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The giant schnauzer is the largest but also the youngest of the three different schnauzer breeds. In 1910, the first giant schnauzers were registered in the stud book of the Pinscher and Schnauzer Club. Number 181 is the breed standard at the FCI in Group 2: Pinscher and Schnauzer, Molossoid, Swiss Mountain Dogs and other breeds, Section 1: Pinscher and Schnauzer, with a working test.

Giant Schnauzer Dog Breed Information

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Size: Males: 69-71 cm, females: 58-69 cm
Weight: 25-36kg
FCI Group: 2: Pinscher and Schnauzer – Molosser – Swiss Mountain Dogs and other breeds
Section: 1: Pinscher and Schnauzer
Country of origin: Germany
Colours: black, salt-pepper
Life expectancy: 8-12 years
Suitable as: service, protection, guide and family dog
Sports: obedience, agility, tracking, mantrailing
Character: Loyal, Dominant, Kind, Strong-willed, Powerful, Intelligent
Leaving requirements: high
Drooling potential: low
Thickness of hair: rather high
Maintenance effort: rather high
Coat structure: wiry, hard and dense
Child friendly: medium
Family dog: yes
Social: medium

Origin and breed history

The exact lineage of the Giant Schnauzer has not been clarified beyond doubt. As with the smaller Pinscher and Schnauzer breeds, it can be assumed that dogs of this type have helped people in many ways for centuries. The smaller ones tend to fight mice and rats in the yard and stables, the larger ones more as guard dogs and drovers. It is believed that dogs very similar to the Giant Schnauzer were brought to southern Germany by Hungarian shepherds, where they soon became very popular with farmers and carters as watchdogs and companions for carriages and carts. The giant schnauzer was also called the “beer schnauzer” because it was used to guard the beer brewery carriages in Bavaria. The stately dog ​​accompanied the carriage with the huge beer barrels and independently and impressively guarded the freight against unauthorized access, even at night. Other names for these big dogs were Russschnauzer, Bärenschnauzer or simply Munich Schnauzer.

Towards the end of the 19th century, dog owners in Germany began selectively breeding the various Pinscher and Schnauzer breeds. In 1895 the breeding club was founded. Since then, a distinction has been made between smooth-haired Pinschers and rough-haired Schnauzers. Finally, in 1910, six males and three females were entered in the stud book as “Munich Schnauzers”, and the targeted breeding of this largest breed of Schnauzer began.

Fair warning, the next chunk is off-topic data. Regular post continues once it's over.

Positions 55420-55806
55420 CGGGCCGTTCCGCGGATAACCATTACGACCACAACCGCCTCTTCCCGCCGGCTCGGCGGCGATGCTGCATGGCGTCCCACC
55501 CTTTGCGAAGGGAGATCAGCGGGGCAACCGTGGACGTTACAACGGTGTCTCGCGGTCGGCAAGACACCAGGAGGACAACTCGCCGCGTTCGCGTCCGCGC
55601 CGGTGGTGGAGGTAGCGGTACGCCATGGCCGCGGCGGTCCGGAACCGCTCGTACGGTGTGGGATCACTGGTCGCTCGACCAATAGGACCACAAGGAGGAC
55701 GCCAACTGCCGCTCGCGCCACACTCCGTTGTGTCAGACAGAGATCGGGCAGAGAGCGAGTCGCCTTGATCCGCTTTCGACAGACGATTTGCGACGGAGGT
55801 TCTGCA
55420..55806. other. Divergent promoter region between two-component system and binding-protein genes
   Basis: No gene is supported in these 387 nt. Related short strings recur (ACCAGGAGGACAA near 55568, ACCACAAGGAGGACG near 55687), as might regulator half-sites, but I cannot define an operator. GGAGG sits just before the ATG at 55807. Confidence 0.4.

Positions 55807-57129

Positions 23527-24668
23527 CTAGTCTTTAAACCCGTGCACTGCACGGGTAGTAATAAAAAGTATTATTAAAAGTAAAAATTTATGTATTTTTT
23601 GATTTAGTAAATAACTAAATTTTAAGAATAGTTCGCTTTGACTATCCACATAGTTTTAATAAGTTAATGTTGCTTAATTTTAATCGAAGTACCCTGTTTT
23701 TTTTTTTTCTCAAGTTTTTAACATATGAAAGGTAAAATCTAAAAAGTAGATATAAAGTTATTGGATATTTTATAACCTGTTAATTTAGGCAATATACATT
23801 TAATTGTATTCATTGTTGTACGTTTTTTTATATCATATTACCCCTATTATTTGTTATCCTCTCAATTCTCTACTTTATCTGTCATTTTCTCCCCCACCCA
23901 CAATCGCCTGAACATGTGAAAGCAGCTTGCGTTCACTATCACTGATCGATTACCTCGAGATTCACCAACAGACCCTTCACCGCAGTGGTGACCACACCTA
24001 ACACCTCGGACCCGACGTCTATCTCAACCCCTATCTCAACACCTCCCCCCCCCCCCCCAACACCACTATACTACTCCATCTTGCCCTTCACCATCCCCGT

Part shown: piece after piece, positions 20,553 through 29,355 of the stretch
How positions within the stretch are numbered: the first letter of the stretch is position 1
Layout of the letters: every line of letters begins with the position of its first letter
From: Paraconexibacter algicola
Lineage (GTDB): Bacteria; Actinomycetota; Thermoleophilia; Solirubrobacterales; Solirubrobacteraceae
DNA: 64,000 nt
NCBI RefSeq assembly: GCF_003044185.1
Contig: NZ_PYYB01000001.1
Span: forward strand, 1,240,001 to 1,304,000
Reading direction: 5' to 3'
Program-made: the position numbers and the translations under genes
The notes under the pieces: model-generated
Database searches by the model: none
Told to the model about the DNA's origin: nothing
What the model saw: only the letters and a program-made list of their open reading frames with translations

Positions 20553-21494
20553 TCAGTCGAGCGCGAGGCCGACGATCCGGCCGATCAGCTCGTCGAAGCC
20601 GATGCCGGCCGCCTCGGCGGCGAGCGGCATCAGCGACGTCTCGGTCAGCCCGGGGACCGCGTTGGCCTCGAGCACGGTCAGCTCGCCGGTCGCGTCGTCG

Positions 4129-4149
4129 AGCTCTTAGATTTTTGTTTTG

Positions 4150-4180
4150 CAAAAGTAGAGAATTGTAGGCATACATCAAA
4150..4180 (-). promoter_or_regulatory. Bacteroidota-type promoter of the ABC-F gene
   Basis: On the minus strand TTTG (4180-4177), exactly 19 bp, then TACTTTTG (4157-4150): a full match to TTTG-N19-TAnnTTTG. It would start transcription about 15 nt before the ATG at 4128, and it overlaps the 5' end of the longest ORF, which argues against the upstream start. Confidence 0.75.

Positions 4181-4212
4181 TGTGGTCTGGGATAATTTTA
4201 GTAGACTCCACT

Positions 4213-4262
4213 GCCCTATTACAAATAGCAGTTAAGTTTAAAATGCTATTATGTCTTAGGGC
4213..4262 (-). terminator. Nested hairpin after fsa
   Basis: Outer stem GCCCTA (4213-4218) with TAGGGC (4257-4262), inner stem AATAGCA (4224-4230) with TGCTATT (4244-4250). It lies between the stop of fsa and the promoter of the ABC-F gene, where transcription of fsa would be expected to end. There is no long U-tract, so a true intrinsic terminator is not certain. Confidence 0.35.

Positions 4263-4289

After the stately and self-confident giant schnauzers were increasingly used as service dogs in the army during the First World War, the breed found its way to long-term use in police, protection and rescue operations. It was officially recognized as a service dog in 1925.

Nature and temperament of the Giant Schnauzer

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This imposing dog is very agile, strong and self-confident, at the same time extremely sensitive and devoted to its human pack, which it would defend at any time. His guard and protective instinct should not be underestimated and requires consistent and straightforward training. This must be conveyed to him calmly and with loving patience. He has to know what he is allowed to do and what not. The Giant Schnauzer is very reserved with strangers, but does not become aggressive without reason. He is considered incorruptible and absolutely loyal to his master.

His impetuous urge to move requires a lot of time and energy from his owner, because the Giant Schnauzer likes to use all his body to play or go for a walk. You have to be strong enough to withstand his onslaught. However, if he is sufficiently exercised and utilized, he impresses with his inner calm and balance, which make him a wonderful companion and family dog. However, children should not be too small and should already understand that the dog also needs its rest periods.